There are several types of defence sprays that are legal to own and use. But, carrying and using CS spray in the UK is not a legal option to defend yourself from an attacker.
CS gets its name from the initials of its inventors 'Corson and Staughton'.
It combines a compound called o-chlorobenzylidine malononitrile (a white crystalline substance) and an inert solvent called methyl iso-butyl ketone (MiBK).
CS spray becomes most toxic when it gets expelled as a liquid jet from the canister. Upon contact with air, the CS compound suspended in the liquid part (MiBK) separates from the matrix liquid.
The law classifies any canister of any description, whether designed or adapted for the discharge of CS spray as a prohibited weapon.
Police officers receive proper and regular training in the use of CS spray. They can and will use it if they believe it to be appropriate. As a rule. this occurs most when officers feel that an offender poses a risk to themselves or to others nearby.
Yes it is illegal to sell CS spray because of its 'prohibited firearm' classification. Being found in possession of it can lead to a prison sentence between six (6) months and ten (10) years and a fine.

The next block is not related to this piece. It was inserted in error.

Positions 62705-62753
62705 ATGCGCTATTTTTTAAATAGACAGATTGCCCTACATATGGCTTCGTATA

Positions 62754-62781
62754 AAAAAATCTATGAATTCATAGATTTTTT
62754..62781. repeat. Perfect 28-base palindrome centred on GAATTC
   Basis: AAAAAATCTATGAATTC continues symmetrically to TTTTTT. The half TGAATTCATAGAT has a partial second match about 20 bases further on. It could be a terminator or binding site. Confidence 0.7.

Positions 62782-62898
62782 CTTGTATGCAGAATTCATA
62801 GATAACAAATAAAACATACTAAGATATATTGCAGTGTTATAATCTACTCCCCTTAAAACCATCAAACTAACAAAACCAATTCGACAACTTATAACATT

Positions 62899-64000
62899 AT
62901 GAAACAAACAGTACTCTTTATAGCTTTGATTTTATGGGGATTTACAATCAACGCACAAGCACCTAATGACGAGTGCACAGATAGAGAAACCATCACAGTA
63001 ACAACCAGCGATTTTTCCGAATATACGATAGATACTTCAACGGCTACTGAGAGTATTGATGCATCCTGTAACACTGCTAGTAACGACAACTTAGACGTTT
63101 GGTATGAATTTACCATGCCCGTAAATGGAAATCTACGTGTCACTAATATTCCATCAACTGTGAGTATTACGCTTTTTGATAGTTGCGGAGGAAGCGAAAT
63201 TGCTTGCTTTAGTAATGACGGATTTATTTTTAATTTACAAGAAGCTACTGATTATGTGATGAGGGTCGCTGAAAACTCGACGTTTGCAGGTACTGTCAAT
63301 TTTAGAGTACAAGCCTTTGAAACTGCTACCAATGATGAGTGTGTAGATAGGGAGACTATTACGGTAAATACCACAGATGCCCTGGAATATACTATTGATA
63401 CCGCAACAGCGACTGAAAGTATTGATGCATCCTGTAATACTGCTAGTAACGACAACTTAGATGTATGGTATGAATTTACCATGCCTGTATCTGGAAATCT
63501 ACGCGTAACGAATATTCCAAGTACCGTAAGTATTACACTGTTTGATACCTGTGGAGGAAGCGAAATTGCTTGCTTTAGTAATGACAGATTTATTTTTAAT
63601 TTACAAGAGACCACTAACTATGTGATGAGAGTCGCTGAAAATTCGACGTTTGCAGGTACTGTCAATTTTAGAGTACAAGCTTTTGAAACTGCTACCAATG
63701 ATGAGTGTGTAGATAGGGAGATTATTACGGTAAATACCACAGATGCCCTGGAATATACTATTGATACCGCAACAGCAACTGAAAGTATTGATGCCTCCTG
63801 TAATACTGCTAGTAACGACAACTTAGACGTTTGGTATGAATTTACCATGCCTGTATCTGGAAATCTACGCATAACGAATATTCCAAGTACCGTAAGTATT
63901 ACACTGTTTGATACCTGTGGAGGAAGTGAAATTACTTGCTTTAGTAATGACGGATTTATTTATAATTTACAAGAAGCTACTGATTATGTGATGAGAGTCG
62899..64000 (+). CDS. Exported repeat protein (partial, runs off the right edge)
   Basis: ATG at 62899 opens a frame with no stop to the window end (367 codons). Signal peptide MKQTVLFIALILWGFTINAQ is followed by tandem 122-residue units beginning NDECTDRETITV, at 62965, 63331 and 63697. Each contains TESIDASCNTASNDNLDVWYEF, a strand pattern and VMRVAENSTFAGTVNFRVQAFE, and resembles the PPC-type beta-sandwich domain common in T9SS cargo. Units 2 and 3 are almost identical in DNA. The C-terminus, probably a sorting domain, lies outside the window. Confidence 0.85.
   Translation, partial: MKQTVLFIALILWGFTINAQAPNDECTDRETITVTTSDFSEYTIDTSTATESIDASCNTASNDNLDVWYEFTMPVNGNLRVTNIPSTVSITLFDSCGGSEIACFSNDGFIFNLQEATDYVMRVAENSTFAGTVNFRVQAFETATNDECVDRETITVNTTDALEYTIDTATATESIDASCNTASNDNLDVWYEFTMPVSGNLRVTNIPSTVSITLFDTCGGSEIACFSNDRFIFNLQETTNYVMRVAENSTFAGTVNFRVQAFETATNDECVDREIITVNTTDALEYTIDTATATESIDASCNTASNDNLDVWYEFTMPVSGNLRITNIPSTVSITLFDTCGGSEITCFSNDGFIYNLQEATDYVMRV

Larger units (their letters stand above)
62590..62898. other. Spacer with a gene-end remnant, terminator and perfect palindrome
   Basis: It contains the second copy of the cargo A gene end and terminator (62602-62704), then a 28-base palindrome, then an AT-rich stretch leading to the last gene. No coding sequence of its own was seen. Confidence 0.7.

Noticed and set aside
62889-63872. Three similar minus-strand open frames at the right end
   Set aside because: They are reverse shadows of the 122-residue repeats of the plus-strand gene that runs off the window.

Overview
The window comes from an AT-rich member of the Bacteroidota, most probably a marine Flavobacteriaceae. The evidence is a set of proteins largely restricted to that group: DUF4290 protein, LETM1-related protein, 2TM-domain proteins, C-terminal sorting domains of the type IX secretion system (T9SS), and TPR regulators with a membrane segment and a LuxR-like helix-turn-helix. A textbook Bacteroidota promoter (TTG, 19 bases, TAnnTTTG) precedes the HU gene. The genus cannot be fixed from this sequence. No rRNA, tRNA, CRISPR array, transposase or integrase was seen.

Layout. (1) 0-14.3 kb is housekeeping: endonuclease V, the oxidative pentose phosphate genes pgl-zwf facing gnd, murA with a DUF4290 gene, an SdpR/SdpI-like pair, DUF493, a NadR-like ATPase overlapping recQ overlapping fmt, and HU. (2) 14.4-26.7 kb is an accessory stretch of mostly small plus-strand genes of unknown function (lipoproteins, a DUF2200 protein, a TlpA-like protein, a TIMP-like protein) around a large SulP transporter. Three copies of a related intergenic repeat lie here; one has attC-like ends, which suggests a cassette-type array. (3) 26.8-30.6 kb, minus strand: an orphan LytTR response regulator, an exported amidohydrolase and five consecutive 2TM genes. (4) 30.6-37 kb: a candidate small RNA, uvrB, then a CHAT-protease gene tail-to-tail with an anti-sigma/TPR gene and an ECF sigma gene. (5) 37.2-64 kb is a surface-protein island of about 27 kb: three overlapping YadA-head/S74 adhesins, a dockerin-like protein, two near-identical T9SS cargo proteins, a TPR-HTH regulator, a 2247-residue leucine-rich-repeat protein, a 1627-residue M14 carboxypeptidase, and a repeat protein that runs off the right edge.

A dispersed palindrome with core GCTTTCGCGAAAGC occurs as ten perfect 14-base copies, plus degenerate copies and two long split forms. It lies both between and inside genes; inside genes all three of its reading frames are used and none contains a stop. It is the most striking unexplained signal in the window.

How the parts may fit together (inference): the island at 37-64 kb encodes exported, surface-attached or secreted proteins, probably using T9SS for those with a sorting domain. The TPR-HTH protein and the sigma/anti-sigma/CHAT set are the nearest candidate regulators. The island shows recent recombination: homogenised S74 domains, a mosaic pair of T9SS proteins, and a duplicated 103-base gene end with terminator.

There are several immediate effects experienced if you get sprayed with CS compound, including:
Note: It can also cause the skin to redden and feel hot to the touch for up to one (1) hour. As a rule, the other common symptoms of CS spray will disappear after half an hour or so.
Bathing your face and your eyes in cool, clean running water will speed up the recovery process. But, you should consult your doctor if any of the symptoms persist.
Note: The compound can cause damage to certain kinds of contact lenses. It is best to consult an optician if you experience a problem with contacts.
Some police forces have started using a similar incapacitant spray called PAVA. They will dispense it in much the same way as CS - from a handheld canister in liquid form.
PAVA is very effective when sprayed into the eyes. It has a strong burning effect that lasts for about the same period. But, it does not share the other common side effects to any great degree.
In this case PAVA stands for Pelargonyl Vanillylamide (a synthetic pepper spray). It can affect the eyes which may cause them to close (causing severe pain). Some reports suggest the eye pain is greater than that caused by CS sprays.
The rate of effectiveness can diminish if the subject is under the influence of alcohol or other drugs. As a rule, an exposure to fresh moving air results in a significant recovery from the side effects of PAVA (20 to 30 minutes).
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Answers to Police Questions about CS Spray Laws in the United Kingdom